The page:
The move to the medium tier under criteria set by the U.S. Centers for Disease Control and Prevention comes two weeks after LA County dropped a plan to impose a new mask mandate as the latest coronavirus surge eased.

LA County health director Barbara Ferrer said Thursday that the trends are encouraging — but she reminded residents that face covering remains an effective tool to reduce spread.

10:03 a.m.: Polio detected in NYC’s sewer system, indicating spread

Health officials say it’s possible that hundreds of people in New York state have gotten polio and don’t know it.

As reported by the Associated Press, the pronouncement came Friday after they said the virus that causes the potentially deadly disease has been detected in New York City’s wastewater.

Authorities say the presence of the virus in wastewater suggests that it’s circulating locally.

They are urging parents to get their children vaccinated.

One person suffered paralysis weeks ago because of a polio infection north of the city. Most people infected with polio have no symptoms but can still give the virus to others for days or weeks.

Thursday, August 11

10:59 a.m.: Can the monkeypox outbreak be stopped? Experts believe it’s possible

Since May, barely 90 countries have reported more than 31,000 cases of monkeypox, as reported by the Associated Press.

The World Health Organization classified the escalating outbreak of the once-rare disease as an international emergency last month.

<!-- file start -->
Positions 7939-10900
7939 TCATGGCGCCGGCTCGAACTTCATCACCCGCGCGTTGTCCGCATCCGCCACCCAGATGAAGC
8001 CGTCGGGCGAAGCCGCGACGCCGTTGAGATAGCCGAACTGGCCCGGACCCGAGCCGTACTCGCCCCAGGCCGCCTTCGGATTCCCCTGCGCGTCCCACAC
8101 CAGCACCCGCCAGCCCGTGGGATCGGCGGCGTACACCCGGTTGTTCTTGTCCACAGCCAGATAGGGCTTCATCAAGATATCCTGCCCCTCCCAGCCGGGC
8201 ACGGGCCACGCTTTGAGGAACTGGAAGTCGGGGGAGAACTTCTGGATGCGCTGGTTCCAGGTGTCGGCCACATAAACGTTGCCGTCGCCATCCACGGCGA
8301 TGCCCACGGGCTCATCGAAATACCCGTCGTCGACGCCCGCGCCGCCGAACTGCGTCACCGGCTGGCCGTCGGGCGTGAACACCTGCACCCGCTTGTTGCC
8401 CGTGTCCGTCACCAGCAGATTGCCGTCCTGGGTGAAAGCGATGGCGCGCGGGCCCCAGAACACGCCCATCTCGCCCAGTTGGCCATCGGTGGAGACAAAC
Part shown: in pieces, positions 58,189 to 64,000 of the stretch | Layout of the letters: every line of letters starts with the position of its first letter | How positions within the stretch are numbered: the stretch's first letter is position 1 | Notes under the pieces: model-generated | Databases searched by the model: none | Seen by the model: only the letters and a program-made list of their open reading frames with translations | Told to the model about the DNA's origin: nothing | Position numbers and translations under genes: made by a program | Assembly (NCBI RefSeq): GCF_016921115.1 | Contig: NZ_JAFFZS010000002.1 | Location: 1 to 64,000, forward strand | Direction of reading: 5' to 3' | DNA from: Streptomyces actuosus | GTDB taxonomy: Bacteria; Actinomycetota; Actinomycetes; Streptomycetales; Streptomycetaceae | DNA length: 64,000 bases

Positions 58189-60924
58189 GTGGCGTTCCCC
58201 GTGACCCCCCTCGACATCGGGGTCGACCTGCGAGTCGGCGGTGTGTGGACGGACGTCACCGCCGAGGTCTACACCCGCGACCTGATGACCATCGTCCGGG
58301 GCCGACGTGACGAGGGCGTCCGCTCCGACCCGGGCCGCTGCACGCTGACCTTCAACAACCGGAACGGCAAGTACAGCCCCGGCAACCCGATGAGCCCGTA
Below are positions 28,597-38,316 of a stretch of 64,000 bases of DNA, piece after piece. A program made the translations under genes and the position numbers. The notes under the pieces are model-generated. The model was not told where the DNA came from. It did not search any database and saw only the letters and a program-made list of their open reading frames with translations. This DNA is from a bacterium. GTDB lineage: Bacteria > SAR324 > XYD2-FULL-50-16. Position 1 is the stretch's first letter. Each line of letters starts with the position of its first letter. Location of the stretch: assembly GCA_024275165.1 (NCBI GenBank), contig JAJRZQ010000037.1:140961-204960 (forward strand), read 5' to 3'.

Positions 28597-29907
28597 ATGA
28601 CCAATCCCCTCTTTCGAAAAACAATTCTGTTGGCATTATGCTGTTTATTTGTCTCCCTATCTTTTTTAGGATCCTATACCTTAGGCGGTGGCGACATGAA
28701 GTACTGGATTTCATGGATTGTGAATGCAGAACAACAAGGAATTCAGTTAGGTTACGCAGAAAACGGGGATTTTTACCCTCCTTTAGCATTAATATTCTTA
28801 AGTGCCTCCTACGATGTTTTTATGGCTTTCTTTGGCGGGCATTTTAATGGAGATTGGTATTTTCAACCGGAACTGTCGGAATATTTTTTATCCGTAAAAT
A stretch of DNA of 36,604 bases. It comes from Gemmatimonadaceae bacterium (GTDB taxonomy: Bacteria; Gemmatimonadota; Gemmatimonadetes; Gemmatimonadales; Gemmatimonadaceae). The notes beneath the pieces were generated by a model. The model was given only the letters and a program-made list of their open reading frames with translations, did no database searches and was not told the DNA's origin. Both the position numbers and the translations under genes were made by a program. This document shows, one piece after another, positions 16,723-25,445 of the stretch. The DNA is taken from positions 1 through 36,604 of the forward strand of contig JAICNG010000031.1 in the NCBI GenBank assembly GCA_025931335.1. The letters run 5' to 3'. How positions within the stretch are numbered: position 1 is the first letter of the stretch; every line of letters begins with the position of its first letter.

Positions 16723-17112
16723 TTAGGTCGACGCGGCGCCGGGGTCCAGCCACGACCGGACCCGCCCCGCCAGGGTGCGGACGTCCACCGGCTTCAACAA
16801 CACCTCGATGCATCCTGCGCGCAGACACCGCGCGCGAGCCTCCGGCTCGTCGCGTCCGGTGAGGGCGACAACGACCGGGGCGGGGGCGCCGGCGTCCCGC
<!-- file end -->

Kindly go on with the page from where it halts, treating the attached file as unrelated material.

The U.S. declared it a national emergency just last week, but that doesn’t mean the monkeypox is the next global pandemic.

Since it doesn’t spread as easily as COVID-19, it’s not spreading into every country. Outside of African nations, 98% of cases have been reported in men who have sex with men.

However, this does not mean it couldn’t spread to any person regardless of gender or sexual orientation.

Scientists say stopping the outbreak among vulnerable groups could halt the disease’s transmission in Europe and North America.

10:27 a.m.: North Korea blames South Korea for COVID-19 outbreak in their country

North Korean leader Kim Jong Un’s sister says he suffered a fever while guiding the country to victory over the coronavirus.

According to the Associated Press, in a speech before thousands of North Koreans, she blamed rival South Korea for the country’s outbreak and vowed “deadly” retaliation.

Kim Yo Jong, a powerful official in charge of inter-Korean relations, glorified her brother’s leadership during the outbreak as he jubilantly described the country’s widely disputed success over the virus as an “amazing miracle” in global public health.

Experts believe the victory announcement signals Kim Jong Un’s intention to move to other priorities and are concerned his sister’s remarks potent a possible nuclear or missile provocation.

Wednesday, August 10

11:02 a.m.: COVID-19 deaths fall by 9% globally